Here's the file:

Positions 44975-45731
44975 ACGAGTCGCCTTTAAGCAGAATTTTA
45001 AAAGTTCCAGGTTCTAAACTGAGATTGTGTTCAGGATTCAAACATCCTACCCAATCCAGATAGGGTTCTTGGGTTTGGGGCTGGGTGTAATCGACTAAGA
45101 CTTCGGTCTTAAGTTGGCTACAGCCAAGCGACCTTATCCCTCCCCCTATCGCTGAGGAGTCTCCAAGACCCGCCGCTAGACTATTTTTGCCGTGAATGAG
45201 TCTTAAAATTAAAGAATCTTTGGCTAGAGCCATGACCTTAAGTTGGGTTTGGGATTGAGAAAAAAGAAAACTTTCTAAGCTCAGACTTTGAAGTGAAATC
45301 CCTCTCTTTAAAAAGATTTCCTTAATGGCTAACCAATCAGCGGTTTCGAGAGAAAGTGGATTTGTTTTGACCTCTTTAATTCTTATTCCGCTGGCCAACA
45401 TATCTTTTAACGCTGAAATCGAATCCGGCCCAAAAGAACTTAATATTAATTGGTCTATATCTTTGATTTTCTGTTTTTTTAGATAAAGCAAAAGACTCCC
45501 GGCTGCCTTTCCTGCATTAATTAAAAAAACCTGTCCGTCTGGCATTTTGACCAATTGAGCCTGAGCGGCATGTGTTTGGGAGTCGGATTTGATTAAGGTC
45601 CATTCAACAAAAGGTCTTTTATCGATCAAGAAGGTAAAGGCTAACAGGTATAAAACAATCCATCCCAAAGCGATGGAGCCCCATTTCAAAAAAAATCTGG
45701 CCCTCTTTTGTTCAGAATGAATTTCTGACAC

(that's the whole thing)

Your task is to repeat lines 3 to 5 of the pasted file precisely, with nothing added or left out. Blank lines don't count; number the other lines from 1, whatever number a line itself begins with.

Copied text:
45001 AAAGTTCCAGGTTCTAAACTGAGATTGTGTTCAGGATTCAAACATCCTACCCAATCCAGATAGGGTTCTTGGGTTTGGGGCTGGGTGTAATCGACTAAGA
45101 CTTCGGTCTTAAGTTGGCTACAGCCAAGCGACCTTATCCCTCCCCCTATCGCTGAGGAGTCTCCAAGACCCGCCGCTAGACTATTTTTGCCGTGAATGAG
45201 TCTTAAAATTAAAGAATCTTTGGCTAGAGCCATGACCTTAAGTTGGGTTTGGGATTGAGAAAAAAGAAAACTTTCTAAGCTCAGACTTTGAAGTGAAATC